Campervan on the Loch shore
Campervan on the Loch shore as we prepare to dive

Diving a new site, possibly one that has not been dived before carries a great deal of excitement. Firstly, the dive begins well before one has even left home, let alone travelled the (in my case) usually considerable distance to the dive site.

Last week, my buddy and I dived in Loch Striven, a sea loch not that far from Glasgow and yet with a very pleasing feeling of remoteness. We did not find very many places to pull the van off the road and be able to get into the water, but we discovered a couple of very pleasant locations.

Entering the water, there is the thrill of the unknown- the charts give clues to the terrain and topology and, therefore, the species which may be seen. What will the visibility be like? Will I add a new species to my list?

In the case of Loch Striven, the dive was pleasant but did not reveal any new species. The highlight of the diving was the large number of very co-operative squat lobsters, hiding under every stone. A species which will usually withdraw into its hole as the camera approaches to a useful shooting distance, these were tolerant enough for me to approach very closely and try out some new techniques using a snoot on what is, for me, an oft-photographed species.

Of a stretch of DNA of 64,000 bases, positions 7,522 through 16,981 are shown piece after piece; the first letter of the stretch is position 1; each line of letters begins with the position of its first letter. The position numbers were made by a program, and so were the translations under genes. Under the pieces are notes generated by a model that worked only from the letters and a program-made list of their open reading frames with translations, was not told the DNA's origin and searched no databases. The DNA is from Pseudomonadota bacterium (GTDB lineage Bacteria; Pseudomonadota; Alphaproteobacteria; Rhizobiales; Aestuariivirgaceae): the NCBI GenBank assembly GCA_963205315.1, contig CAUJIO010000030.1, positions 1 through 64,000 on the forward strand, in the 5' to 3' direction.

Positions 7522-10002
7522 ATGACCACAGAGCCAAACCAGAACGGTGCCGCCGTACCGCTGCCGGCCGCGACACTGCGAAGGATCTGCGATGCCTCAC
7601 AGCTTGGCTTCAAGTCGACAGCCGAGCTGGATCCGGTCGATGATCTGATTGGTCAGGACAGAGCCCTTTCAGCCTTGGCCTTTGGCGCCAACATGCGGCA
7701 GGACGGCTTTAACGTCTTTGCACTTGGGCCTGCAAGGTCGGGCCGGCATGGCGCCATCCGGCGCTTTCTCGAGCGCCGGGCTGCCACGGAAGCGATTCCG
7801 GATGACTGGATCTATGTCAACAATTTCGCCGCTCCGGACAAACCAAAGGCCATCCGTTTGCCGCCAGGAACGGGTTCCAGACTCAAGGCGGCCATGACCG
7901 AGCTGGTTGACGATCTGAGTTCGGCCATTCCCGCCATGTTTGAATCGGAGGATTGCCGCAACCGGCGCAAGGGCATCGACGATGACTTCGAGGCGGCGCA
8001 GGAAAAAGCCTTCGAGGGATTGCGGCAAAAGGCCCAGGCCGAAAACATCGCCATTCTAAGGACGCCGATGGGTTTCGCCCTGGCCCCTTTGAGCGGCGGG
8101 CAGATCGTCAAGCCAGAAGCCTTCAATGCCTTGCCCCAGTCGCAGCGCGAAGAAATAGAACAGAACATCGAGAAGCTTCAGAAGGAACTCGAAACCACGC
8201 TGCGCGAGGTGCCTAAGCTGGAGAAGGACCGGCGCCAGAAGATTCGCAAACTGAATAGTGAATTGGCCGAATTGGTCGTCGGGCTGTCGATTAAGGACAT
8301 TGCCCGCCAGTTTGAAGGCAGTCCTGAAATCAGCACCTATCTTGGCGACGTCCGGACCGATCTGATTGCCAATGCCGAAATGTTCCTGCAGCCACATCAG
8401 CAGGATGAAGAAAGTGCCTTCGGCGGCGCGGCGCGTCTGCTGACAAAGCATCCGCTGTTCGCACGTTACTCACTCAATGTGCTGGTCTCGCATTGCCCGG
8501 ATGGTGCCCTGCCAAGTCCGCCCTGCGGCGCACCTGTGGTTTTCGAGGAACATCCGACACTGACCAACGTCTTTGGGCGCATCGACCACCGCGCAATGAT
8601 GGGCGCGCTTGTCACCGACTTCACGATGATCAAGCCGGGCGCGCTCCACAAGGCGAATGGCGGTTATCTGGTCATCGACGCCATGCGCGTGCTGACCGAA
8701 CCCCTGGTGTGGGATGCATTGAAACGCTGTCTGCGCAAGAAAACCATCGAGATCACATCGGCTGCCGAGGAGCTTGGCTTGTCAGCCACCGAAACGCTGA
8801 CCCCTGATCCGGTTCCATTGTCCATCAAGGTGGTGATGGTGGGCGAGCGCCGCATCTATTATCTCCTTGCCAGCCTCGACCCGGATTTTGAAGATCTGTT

Squat lobster photographed in Loch Striven
Squat Lobster (Munida rugosa) in Loch Striven. Nikon D200 + Nikon 60mm lens. Single strobe with "Trev-style" bottle snoot.
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4 thoughts on “Exploring

      1. Ah yes, that’s a line of Mr Connolly’s isn’t it? I had forgotten, and me Scottish too. I suppose the drysuit will help but still, I’d be nervous about venturing into water that was only 7degC. I’m impressed by your courage.

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